What this means is that even if a motorcycle does have a diagnostic port hidden away somewhere, getting data from it may not be as straightforward as with a car. Firstly, the port itself varies in configuration across bikes. This is like trying to connect a USB-A type connector to the Thunderbolt ports on a Mac — it doesn’t work.
Secondly, even if the port does fit a scanner (or you use an adapter), the language that the bike speaks may not be the same as the scanner. So, a standard OBD2 scanner may not be able to read any data from the bike.
And lastly, even if the scanner can “talk” to the bike’s diagnostic system, its responses may be cryptic, using codes that don’t make any sense. (Unless you use the bike manufacturer’s proprietary software to unravel what those codes mean.)
Some motorcycle brands like Harley Davidson have implemented on-board diagnostics across all their models for many years now. And, like on cars, Harley OBD systems also use the CAN protocol, which means any regular OBD2 scanner will work well with them.
Except for one problem.
|Standard J1962 16-pin connector used in car OBD2 ports vs DT06-4S in most Harley Davidson bikes|
The diagnostic port on Harleys is not a standard OBD2 port. So you need to use an adapter to connect the diagnostic port on a Harley to an OBD2 scanner.
To give you another example, most models by Japanese manufacturers such as Suzuki, Kawasaki and Honda, don’t work with all OBD2 scanners. Even if you use an adapter to connect to the ports on these bikes, most of them don’t run on the CAN protocol. So, not all OBD2 scanners can read data from these bikes.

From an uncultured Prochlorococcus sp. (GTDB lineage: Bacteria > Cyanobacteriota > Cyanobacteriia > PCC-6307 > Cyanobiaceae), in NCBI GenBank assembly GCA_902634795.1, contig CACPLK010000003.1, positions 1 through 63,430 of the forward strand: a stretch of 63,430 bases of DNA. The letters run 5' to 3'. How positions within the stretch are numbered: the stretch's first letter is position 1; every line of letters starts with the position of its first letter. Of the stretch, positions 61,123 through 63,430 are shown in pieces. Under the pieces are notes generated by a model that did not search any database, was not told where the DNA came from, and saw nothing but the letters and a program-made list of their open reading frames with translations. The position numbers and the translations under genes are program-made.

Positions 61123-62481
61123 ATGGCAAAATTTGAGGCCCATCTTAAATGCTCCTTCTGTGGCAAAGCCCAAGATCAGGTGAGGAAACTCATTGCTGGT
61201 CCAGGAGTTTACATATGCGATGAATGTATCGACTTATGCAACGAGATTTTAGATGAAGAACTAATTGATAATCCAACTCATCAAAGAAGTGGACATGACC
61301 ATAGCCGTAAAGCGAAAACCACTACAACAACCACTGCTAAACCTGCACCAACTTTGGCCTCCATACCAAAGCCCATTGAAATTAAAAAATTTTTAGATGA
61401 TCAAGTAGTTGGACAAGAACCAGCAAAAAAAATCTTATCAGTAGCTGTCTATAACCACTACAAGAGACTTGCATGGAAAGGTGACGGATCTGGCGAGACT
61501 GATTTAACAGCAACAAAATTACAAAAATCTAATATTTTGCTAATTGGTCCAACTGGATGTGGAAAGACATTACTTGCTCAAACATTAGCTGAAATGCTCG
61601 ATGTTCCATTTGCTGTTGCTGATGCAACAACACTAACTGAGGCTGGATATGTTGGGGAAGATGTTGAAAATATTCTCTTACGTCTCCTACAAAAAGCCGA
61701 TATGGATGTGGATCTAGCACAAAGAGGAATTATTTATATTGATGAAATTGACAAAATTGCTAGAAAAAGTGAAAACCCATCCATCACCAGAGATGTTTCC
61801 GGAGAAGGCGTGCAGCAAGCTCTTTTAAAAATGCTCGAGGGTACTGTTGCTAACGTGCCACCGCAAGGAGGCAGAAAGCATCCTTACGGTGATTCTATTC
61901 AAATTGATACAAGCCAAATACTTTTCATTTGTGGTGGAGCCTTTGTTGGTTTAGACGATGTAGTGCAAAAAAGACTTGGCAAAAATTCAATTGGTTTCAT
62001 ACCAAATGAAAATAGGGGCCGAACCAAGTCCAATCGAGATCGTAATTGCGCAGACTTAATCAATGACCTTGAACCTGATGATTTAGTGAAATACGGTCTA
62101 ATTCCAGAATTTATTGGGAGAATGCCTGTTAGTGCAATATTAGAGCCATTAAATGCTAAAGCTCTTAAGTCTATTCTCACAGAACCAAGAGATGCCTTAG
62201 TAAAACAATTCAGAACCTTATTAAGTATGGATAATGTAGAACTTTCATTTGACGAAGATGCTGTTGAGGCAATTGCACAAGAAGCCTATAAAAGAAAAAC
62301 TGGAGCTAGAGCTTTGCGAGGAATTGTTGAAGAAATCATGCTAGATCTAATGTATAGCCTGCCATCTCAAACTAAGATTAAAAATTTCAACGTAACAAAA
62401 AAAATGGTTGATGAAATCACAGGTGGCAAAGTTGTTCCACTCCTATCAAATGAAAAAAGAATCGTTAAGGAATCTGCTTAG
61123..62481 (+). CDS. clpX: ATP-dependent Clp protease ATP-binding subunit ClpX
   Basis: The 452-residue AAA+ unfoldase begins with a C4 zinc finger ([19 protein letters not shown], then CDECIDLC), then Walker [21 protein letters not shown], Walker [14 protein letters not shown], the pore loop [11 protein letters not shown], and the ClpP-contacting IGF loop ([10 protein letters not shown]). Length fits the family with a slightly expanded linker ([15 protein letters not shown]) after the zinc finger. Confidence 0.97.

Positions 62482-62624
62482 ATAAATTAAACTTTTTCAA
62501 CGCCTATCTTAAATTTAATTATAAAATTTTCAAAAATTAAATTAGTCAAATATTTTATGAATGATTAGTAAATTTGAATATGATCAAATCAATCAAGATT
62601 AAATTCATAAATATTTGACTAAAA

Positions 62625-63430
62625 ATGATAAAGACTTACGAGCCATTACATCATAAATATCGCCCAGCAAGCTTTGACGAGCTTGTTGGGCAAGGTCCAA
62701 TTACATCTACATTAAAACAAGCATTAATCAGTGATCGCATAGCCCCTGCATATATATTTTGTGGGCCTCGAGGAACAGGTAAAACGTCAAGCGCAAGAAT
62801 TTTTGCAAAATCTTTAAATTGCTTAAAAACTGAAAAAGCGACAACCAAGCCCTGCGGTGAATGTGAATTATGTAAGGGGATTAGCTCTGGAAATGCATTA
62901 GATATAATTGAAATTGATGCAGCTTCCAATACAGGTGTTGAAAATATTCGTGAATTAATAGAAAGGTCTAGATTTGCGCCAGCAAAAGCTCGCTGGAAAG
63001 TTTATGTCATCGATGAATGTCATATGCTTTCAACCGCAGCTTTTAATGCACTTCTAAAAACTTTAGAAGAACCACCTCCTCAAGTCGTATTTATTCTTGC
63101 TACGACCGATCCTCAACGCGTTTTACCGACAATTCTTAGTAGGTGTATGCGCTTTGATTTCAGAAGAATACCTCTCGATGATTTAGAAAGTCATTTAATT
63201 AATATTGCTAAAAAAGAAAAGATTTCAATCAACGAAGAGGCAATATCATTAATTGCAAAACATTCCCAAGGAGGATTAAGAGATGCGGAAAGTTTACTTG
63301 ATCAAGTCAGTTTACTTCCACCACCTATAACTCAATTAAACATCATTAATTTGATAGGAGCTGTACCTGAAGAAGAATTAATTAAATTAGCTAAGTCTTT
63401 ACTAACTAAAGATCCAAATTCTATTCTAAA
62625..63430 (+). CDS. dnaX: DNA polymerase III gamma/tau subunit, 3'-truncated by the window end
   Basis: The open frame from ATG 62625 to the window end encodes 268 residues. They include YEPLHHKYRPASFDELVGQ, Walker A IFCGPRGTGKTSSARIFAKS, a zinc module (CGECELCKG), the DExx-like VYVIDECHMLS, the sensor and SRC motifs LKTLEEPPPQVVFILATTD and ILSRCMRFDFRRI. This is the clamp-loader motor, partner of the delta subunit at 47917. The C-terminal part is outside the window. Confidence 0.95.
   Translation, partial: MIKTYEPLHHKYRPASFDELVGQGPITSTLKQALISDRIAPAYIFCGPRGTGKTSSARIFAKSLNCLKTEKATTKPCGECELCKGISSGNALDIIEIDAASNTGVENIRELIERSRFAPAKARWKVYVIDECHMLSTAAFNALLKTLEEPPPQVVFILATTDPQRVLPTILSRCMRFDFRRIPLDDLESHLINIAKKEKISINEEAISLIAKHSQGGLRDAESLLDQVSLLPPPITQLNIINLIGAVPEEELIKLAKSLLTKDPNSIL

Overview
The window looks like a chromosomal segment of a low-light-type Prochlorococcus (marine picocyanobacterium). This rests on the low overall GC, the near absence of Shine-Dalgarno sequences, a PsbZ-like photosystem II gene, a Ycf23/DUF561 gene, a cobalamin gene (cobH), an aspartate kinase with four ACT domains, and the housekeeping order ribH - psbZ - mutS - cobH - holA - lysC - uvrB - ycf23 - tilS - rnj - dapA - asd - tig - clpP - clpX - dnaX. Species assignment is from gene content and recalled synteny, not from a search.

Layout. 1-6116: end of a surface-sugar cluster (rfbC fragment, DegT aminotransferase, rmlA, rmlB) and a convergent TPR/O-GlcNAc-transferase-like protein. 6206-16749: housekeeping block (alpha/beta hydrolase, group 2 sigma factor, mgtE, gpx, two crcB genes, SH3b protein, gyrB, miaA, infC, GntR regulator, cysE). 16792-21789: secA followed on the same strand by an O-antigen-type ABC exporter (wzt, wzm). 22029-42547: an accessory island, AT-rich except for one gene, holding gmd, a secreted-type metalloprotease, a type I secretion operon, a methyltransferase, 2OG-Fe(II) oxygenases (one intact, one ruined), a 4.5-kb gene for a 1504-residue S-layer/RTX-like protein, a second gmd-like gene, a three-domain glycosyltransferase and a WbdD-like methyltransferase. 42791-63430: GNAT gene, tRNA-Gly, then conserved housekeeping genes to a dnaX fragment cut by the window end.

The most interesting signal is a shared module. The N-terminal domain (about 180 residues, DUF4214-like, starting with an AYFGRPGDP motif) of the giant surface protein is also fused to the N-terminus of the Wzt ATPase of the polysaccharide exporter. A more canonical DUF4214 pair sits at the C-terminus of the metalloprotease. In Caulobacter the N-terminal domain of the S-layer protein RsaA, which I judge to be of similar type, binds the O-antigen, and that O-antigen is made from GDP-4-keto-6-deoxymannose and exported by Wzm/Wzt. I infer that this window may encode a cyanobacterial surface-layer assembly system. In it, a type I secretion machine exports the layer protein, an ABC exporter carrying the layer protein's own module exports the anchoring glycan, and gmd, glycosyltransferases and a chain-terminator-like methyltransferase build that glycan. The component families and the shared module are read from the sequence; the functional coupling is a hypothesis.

Getting the manufacturer’s proprietary diagnostic tool will of course let you access the data (this is what your dealership uses). But these tools are expensive, often running into hundreds of dollars, if not more. Besides, they’re generally not sold to the general public, so even if you’re prepared to buy one, procuring it can be quite difficult.
(There are third-party tools and software that can get around these restrictions, but we’ll talk about this later.)
Why should I care about OBD2 as a motorcyclist?
Well, for a couple of reasons:
1. It could save you time and money. If your bike does have a diagnostic port, being able to read data from it may help you avoid quite a bit of inconvenience and expenditure, by diagnosing problems without taking the bike to the dealership.
Say the malfunction indicator light (MIL) on your bike starts flashing. If you can connect a scanner to your bike, you’ll be able to get the specific diagnostic trouble code (DTC). This will point you towards the source of the problem (a faulty oxygen sensor, for example).
You can then decide whether it’s a simple fix that you can do yourself, a brief glitch that needs no action other than to erase the error code, or something more serious that requires taking the bike to the dealership ASAP.
Of course you could just ask the dealer to diagnose it instead of doing it yourself, but they’ll charge you more than a few dollars just to plug a scanner to the bike and tell you what the problem is.
2. It may help you customize your bike. One of the side-effects of having OBD systems on your bike is that connecting aftermarket accessories might be a little tricky.